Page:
One of golf's biggest sponsors is warning the sport not to squander the game's return to the Olympics.
Major winners Adam Scott, Louis Oosthuizen and Charl Schwartzel cited scheduling issues for their absence.
The Olympics start on 5 August.
Now there are fears the International Olympic Committee (IOC) will take a dim view and vote golf out of the Olympics after the Tokyo Games in 2020.
Giles Morgan, HSBC's global head of sponsorship, says the sport has to make the most of its return after a 112-year absence.
"My hope is that they can use the Olympic Games as a wonderful catalyst to help grow the audience base," he told BBC Sport.
Morgan believes some players are unaware of the potential on offer and that the game in general is in "a muddle" over its scheduling and competitive set up.
"I think many of the golfers don't realise quite how big the Olympics television and media exposure will give them," Morgan said.
"The 21st Century is changing how sports are consumed and played and if you were to ask any sport if they could have an opportunity to grow their sport and use the Olympic Games as their vehicle, many would be absolutely champing at the bit."
Morgan's company pours millions of pounds into professional golf, backing events like next week's Open at Royal Troon and the WGC Champions tournament in Shanghai.
He is encouraged by the attitude of other players who are embracing the prospect of playing in Rio. This week Henrik Stenson reiterated his desire to compete for Sweden while Spain's Sergio Garcia tweeted his enthusiasm for the event.
"It wasn't like the Olympics came to golf, golf applied through the whole process," Morgan said.
"You would have hoped, I think, that more players would have reacted like Sergio with a very positive support for the Olympics.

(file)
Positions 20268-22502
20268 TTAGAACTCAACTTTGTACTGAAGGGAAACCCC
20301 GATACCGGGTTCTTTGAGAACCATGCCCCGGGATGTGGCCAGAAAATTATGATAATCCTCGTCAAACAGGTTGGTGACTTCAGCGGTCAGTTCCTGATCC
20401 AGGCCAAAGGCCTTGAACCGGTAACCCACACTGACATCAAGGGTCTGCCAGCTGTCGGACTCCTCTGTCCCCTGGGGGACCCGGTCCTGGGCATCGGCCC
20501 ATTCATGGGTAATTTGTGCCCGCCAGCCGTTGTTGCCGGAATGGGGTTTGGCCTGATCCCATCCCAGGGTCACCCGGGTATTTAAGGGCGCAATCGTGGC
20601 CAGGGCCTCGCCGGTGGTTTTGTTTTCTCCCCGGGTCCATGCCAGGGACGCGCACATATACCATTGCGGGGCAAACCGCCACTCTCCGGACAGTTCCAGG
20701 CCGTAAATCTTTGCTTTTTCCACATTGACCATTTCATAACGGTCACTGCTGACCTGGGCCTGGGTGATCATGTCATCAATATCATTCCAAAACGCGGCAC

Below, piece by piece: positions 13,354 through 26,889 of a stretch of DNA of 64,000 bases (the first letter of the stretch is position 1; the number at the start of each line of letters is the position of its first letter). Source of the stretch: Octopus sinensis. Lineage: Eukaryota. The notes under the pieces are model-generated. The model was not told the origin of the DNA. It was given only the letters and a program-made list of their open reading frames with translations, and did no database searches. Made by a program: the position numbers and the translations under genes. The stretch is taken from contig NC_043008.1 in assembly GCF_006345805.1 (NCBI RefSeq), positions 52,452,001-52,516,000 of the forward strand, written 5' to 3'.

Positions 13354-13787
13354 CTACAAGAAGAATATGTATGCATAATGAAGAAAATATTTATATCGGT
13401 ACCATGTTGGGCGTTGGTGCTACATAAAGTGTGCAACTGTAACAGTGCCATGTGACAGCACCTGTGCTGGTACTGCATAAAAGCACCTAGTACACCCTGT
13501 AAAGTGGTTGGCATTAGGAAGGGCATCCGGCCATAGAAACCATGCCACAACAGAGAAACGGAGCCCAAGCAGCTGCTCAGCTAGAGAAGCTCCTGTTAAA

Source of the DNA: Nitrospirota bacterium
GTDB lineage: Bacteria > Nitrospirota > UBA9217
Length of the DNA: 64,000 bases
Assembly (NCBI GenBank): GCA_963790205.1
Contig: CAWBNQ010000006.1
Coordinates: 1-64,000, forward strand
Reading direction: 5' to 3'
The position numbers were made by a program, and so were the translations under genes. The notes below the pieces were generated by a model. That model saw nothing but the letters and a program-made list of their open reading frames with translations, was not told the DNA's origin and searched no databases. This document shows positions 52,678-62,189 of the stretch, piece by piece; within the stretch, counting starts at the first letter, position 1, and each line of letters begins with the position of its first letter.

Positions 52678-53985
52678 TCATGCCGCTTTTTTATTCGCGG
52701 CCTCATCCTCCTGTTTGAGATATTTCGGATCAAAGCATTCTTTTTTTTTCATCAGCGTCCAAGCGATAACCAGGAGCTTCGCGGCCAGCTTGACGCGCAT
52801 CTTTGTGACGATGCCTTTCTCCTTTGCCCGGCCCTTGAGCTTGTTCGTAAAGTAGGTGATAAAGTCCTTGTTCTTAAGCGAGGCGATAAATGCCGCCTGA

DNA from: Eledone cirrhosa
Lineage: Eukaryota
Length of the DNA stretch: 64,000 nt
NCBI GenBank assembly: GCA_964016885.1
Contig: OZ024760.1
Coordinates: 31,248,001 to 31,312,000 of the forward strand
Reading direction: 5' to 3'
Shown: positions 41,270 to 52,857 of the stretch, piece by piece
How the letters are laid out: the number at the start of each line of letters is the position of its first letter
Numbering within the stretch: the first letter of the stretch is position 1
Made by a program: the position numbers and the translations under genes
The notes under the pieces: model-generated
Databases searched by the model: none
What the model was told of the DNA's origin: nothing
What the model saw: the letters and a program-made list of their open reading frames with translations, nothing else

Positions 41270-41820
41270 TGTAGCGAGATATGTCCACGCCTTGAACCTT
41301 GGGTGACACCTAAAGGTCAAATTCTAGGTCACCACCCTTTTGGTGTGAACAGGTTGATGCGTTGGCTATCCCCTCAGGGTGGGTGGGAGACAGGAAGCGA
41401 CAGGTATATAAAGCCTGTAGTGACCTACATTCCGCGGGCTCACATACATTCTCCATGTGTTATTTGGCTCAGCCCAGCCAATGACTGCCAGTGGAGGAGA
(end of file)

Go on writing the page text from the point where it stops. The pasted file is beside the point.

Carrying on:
"Seeing that it is not only a chance for him to play for his country and that whole fervour of national pride, which is what the Olympics gives, but also a wonderful opportunity to grow the game beyond its traditional universe and go to a far broader orbit."
Despite the number of high profile absentees, the sponsorship boss believes there is still great potential for global growth through Olympic inclusion. This is a key indicator for the IOC as they consider which sports to retain beyond Tokyo when they meet next year.
He said if a Chinese golfer was to win a medal in Rio, "the fact that not many people in China necessarily know who Rory McIlroy is, or anyone else, but they would see a Chinese person doing well, and that will have a far more significant effect for the sport in China than anything an international player would have".
"Sometimes sports and sports people can fall into the danger that the universe they live in is the only universe," he added.
Only one player, South Africa's Lee Anne Pace, has so far withdrawn from the women's tournament. Morgan, whose sponsorship empire stretches into the LPGA Tour, believes the female game has a stronger grasp of how to capitalise on Olympic inclusion.
"These women really understand their responsibility to their sport and to the commercial partners," he said.
"In this case they understand their responsibility to growing the game of golf. I'm hoping the women's version at the Olympic Games will help carry golf forward.
"Golf has to fight hard in the 21st century to remain relevant, to remain attractive and focused in on the markets where more and more sports are challenging," he added.
To accommodate the Rio dates golf faces chaotic scheduling. This month the Open and US PGA are played with only one week between the two majors and the second of those clashes with the Women's British Open at Woburn.
"At the moment there is a little bit of muddle," Morgan said. "I think the Olympics has put some challenges to the players and people don't know the ebb and flow of the calendar.
"It is evolving and I think sooner rather than later the sport needs to figure out it's own calendar for the good of the general public."